I used to be able to write, talk and read about Batman for days, and I believe it was all born in the fallout from Rod’s death. I’ve always been a fan of DC Comics, but after all of his happened, I became a DC Comics fanatic. The books that got me through the first few months afterwards were Identity Crisis by Brad Meltzer, Infinite Crisis by Geoff Johns, and All-Star Batman and Robin by Frank Miller. Batman and Robin. All of these books feature in part or in whole the dynamic duo. My broken heart was pulled into this reluctant son and unknown father opera.

The guy I refer to as, "Dad," in this story is named Rod Kenney. He's my step-dad. He married my mother in 1993 and adopted me when I was nine. I kept the name of my biological father, Morgan. Curtis Ralph Morgan is a whole other story on his own—just know that he wasn't around, but I was old enough to know he was my dad when he left. Rod came after a period of my Mom trucking through being a single mother, and we had a difficult relationship until I was around seventeen.

As a courtesy to anyone who may want to read this one; there are spoilers ahead for Identity Crisis.

Near the midpoint of the book, there's a scene where the third Robin, Tim Drake, races into his apartment to find his father dead on the kitchen floor. I can still remember, not just reading it, but experiencing it, panel by panel as my heart raced and I prayed to the lord that Batman would get there in time to save our Dad. My eyes welled, and I broke down as Bruce caught Tim as he collapsed over the body. I was Tim Drake in that moment. Batman couldn't save my dad either.

Infinite Crisis was the first book that seriously introduced me to the concept of a multiverse and the infinite possibilities that comes with it. Multiple versions of one earth, populated by the possibilities of what could have been. Imagine a mind weakened by grief and suffocated in marijuana grasping that concept. It happened for me, and it began my disgusting decent into escapism. I'd live my life with the burning desire for all of it to be real. When I say burning, I mean an inferno. I wanted nothing more for something incredible to happen and whisk me away from my sad life, something to give me purpose and make all of the suffering worth it.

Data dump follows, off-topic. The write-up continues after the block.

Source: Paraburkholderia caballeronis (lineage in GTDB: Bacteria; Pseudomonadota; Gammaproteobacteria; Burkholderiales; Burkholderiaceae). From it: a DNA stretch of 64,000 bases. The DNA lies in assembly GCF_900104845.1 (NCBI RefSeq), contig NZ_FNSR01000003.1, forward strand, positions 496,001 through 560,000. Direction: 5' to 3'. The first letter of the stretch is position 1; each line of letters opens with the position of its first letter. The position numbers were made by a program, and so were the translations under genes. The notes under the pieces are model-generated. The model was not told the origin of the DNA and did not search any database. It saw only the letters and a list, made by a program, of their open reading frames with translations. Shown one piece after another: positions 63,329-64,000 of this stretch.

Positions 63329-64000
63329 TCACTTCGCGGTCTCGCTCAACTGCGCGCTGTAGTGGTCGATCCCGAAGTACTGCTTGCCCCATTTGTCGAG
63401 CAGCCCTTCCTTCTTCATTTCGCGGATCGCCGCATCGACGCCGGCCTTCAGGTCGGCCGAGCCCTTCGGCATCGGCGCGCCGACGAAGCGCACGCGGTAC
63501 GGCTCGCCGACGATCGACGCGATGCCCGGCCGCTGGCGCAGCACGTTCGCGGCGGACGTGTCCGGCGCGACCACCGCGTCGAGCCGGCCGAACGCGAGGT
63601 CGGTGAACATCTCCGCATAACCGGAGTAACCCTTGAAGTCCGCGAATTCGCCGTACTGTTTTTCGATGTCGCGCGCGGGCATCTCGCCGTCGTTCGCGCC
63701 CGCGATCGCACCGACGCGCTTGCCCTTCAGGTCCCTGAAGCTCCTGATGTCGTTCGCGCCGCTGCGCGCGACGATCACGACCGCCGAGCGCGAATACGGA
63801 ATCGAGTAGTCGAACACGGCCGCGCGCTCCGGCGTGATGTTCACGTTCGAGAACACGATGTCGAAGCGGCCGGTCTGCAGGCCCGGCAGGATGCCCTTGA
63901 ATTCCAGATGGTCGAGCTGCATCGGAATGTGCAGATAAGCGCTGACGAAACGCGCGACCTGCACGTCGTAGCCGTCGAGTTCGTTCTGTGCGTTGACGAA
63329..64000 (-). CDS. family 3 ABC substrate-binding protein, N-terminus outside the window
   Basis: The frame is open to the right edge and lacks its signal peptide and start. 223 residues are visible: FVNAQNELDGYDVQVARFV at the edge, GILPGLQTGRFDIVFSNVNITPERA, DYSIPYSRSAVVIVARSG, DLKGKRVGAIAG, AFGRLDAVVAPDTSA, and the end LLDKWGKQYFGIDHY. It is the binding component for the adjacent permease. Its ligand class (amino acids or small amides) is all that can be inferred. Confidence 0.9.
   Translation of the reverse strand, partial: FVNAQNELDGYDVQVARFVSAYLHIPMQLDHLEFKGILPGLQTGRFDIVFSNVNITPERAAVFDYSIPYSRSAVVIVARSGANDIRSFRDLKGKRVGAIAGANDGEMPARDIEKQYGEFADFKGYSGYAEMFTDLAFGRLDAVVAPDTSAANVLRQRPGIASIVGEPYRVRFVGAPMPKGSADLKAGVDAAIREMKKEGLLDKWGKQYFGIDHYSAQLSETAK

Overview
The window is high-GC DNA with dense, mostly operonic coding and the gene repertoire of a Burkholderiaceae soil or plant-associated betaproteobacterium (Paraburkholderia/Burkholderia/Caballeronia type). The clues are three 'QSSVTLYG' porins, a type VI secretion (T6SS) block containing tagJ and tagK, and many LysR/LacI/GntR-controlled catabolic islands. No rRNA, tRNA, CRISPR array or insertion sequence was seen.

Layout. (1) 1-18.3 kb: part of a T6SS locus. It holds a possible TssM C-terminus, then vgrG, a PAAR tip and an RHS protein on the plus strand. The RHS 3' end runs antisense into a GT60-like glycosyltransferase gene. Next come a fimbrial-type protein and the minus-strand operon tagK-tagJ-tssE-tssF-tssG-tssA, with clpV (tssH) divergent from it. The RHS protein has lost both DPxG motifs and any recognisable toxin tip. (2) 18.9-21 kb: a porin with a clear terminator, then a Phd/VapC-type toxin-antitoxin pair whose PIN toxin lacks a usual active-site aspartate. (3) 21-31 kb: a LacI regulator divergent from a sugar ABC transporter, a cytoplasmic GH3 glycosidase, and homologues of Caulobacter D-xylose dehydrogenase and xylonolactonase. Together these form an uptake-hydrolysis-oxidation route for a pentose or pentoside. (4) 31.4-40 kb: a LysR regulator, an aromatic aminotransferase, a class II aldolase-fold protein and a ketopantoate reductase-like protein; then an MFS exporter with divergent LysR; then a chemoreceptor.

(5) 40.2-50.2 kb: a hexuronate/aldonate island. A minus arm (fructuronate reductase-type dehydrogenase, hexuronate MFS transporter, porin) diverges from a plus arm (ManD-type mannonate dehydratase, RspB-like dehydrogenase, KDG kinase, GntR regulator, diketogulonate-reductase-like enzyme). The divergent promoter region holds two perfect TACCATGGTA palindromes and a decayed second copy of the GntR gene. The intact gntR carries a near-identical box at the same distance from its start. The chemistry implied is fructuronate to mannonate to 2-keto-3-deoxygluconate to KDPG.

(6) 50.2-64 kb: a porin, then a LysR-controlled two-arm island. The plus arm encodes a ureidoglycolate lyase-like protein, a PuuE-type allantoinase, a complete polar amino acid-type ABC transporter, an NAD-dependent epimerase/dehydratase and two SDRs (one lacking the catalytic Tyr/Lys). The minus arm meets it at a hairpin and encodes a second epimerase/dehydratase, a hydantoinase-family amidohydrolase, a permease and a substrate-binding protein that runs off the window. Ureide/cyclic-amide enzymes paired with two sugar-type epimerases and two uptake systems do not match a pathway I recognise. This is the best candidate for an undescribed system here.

I withdrew from everything for a while and sank into myself. When I eventually did start working again, a friend of mine offered me a great job with him. I ended up getting fired from that job when I lost myself in this world of wanting everything to be something else. I became bitter and resentful for not being able to live a fantasy. It's a dangerous way to live inside of yourself and I completely lost everything I had scraped back together.

The most memorable quote in my mind from that period in my life is from Frank Miller, at the end of All-Star Batman and Robin, Vol. 1:

We mourn for lives lost. Including our own.

It's Bruce's voice over as he and Dick stand over the graves of the Graysons. A man and a boy. To paraphrase Grant Morrison, Bruce looks to Dick as everything he wants to be, the child who's happy, free and dedicated. Not the kid whose parents got murdered in crime alley. Dick looks up to Bruce as everything he wants to be, a man strong enough to face his fears head on, the Batman. I see the both of them as something I never want to be.

Batman and Robin are my favourite characters of all time, but they're held hostage by the deaths of their parents. And that's just not me, it was for a few years afterward, but you will stagnate and die if you live like that. I can't remember three years of my god damn life because I literally fell into the pages. The mind is a weak thing at times and can be taken over by childhood obsessions, or drugs, or any other substitute you can name in the face of the dark parts of life if you're not proactive.

Death by Nostalgia

Death by Nostalgia